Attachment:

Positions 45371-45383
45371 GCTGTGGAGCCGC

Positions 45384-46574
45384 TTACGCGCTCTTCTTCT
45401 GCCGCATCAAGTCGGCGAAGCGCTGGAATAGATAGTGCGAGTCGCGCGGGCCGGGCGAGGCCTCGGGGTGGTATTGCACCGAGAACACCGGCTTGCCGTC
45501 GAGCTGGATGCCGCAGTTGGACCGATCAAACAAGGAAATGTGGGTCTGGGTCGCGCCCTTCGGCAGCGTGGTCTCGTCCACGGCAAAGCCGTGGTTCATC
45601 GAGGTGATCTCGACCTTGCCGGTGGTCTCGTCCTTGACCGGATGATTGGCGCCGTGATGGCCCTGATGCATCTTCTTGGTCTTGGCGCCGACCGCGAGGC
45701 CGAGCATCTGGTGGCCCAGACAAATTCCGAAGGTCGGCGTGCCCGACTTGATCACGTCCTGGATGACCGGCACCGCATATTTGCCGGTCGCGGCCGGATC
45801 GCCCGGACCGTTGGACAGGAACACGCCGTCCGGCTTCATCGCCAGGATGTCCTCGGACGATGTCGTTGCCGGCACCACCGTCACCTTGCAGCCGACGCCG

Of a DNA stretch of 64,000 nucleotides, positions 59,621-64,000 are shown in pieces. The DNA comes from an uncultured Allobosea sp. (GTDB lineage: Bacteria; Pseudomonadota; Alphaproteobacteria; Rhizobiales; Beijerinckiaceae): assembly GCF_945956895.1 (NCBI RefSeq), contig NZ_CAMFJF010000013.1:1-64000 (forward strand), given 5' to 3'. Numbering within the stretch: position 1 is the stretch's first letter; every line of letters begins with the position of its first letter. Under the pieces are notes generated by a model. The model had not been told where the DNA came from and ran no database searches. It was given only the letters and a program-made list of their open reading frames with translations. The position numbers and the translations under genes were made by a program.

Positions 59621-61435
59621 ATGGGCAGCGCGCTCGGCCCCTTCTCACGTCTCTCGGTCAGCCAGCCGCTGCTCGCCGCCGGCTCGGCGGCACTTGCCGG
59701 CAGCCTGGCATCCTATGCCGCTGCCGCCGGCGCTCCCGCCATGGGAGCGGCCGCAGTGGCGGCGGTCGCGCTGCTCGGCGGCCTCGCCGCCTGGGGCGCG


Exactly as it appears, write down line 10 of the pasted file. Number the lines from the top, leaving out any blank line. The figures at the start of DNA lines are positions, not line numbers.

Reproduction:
Of a DNA stretch of 64,000 nucleotides, positions 59,621-64,000 are shown in pieces. The DNA comes from an uncultured Allobosea sp. (GTDB lineage: Bacteria; Pseudomonadota; Alphaproteobacteria; Rhizobiales; Beijerinckiaceae): assembly GCF_945956895.1 (NCBI RefSeq), contig NZ_CAMFJF010000013.1:1-64000 (forward strand), given 5' to 3'. Numbering within the stretch: position 1 is the stretch's first letter; every line of letters begins with the position of its first letter. Under the pieces are notes generated by a model. The model had not been told where the DNA came from and ran no database searches. It was given only the letters and a program-made list of their open reading frames with translations. The position numbers and the translations under genes were made by a program.